"This copy of 'the authentic transcript,' is in two volumes quarto, in old French red morocco binding, consisting together of 1216 pages. It contains a full copy of the Ancient Register and the Red Book, and of a very large number of original charters not recorded in either, but which were, at its date, preserved in the archives of the Scots College, or of the Chartreuse at Paris. These materials are arranged chronologically. Each entry refers to the source from which it is taken; and each bears a careful marking of collation, and where taken from an original, a statement with regard to its seal and its state of preservation. At the end, is the attestation of its accuracy by Principal Gordon. (fn. 2) This, the most complete collection of the muniments of the bishopric of Glasgow now known to exist, was entrusted to me for the purpose of this edition by the Principal and Professors of the University." (fn. 3)
Nor were the Town Council of that time awanting in their laudable desire to secure authentic copies of the early charters and documents of the burgh. With the public spirit which has distinguished their successors, and to which the present volume largely owes its existence, they, on 20th February, 1739, remitted to the magistrates "to procure authentick copies of the townes writes "and others belonging to the burgh, which were carried off at the Reformation, "and lodged in the College of Dowie, and to apply to proper persons for "procuring the same." (fn. 4) Inquiry doubtless resulted in their ascertaining that the records of the bishopric were not in the College of Douay, but in the Scots College, and an application to the authorities of the latter institution was rewarded by the presentation to the magistrates of a transcript of such portions of the chartulary as had special relation to the city. The transcript, is a small volume, bound in red morocco, consisting of 136 pages of paper, written, according to Professor Cosmo Innes, (fn. 5) "in the hand of a French scribe, but collated and corrected in the well-known hand of Father Thomas Innes, who has also marked, at every entry, the source from whence the deed is copied, whether from either of the registers, or from an original charter." (fn. 6)
The subsequent fate of the records in the Scots College, so far as is known, is described by Professor Innes in his Preface to the Register of the Bishopric of Glasgow. During the French Revolution, when the College was broken up, several MSS., including the two volumes of the original Chartulary of Glasgow, and the book known as the Red Book, or Liber Ruber Ecclesice Glasguensis, were brought over to England. The Chartulary was placed in the hands of Bishop Cameron of Edinburgh, by whom it was transferred to Bishop Kyle of Aberdeen. The Red Book was lent to, and remained in the possession of, Mr. George Chalmers. These volumes, along with the transcripts belonging to the city, and the transcripts belonging to the university, were communicated to and used by Professor Innes in the preparation of the Register of the Bishopric edited by him, and presented by Mr. James Ewing to the Maitland Club in 1843.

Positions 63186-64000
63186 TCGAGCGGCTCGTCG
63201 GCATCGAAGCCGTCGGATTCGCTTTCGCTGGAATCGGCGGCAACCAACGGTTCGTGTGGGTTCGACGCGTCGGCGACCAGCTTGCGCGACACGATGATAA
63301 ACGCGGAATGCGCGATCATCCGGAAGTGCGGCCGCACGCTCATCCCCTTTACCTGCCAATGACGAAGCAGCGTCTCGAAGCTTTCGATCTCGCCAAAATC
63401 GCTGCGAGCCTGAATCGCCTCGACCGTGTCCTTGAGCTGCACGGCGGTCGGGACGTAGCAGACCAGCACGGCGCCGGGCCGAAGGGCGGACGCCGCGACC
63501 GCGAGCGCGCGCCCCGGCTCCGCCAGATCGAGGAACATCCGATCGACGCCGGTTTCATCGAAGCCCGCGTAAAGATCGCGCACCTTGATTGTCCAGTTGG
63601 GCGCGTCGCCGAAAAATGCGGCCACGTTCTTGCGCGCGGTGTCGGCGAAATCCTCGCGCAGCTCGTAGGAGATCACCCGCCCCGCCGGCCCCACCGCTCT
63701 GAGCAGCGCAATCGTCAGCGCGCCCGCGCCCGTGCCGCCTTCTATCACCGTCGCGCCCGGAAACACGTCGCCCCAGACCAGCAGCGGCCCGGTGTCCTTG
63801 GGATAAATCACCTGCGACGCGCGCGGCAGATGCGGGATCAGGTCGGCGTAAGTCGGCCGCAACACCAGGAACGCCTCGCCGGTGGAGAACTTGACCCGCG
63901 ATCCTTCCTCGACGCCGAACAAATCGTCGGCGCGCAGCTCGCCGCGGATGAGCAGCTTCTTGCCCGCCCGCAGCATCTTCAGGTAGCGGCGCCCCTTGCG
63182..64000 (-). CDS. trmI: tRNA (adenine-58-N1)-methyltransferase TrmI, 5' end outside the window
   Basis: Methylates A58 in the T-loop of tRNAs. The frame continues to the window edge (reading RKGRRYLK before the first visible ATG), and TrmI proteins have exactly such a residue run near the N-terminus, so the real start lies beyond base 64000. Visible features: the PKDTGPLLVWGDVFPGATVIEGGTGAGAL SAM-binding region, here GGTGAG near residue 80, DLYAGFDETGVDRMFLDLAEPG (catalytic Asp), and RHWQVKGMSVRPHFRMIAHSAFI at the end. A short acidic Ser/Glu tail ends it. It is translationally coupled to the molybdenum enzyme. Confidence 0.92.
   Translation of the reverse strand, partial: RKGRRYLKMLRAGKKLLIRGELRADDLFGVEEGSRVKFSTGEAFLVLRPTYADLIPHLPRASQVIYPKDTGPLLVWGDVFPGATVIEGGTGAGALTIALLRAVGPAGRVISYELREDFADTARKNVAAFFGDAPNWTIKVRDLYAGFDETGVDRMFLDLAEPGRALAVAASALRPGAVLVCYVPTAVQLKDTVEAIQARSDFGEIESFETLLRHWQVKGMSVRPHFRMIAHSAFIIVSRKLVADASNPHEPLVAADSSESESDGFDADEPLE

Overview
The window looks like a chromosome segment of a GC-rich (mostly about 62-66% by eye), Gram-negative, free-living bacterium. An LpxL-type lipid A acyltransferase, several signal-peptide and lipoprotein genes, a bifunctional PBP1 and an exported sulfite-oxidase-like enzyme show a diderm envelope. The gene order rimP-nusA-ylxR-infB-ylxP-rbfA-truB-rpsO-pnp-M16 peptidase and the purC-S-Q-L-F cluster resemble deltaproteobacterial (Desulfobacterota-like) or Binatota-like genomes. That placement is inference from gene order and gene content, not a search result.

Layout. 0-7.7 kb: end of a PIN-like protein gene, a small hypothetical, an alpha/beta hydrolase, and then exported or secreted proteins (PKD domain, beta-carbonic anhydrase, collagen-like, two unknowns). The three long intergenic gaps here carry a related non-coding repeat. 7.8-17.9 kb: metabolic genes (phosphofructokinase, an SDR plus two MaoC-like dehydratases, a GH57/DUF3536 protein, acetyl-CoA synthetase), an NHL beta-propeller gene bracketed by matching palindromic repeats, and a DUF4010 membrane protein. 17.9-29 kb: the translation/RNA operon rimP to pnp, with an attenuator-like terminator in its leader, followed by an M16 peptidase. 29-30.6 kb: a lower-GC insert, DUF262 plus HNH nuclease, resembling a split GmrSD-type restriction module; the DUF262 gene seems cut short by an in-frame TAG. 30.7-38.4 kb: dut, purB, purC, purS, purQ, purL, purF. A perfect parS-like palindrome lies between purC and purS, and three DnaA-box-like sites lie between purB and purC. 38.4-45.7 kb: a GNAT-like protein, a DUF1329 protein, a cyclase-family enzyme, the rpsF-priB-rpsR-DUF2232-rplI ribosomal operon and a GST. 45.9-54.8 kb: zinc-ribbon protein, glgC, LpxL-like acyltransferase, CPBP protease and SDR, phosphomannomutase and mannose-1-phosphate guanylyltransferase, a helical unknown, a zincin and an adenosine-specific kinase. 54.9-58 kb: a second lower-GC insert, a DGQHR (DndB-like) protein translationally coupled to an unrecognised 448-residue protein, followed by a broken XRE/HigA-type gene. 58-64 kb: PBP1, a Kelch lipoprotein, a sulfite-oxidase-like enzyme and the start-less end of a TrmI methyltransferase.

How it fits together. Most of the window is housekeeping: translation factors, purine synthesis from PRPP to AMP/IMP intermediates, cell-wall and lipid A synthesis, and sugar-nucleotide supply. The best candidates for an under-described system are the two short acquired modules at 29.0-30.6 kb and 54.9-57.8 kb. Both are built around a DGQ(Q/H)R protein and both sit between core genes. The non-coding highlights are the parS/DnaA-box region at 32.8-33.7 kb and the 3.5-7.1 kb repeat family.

In the preparation of the present collection of charters and documents relating to the city of Glasgow, the Register of the Bishopric, edited by Professor Innes, has been used—such of the charters contained in it as are given in this volume having been also collated with the transcript belonging to the city. Occasional reference has also been made to the transcript belonging to the university. The sources from which the other documents in this collection are taken are stated in the Abstract of Charters and Documents appended to this volume. (fn. 7) In printing the present collection it has been considered expedient not to retain the contractions as they appear in the university and city transcripts, and in the Maitland Club edition of the Register, but to print the words with their terminations in full, and in every case to subjoin a translation in English, which may be verified by a reference to the Latin of the document itself.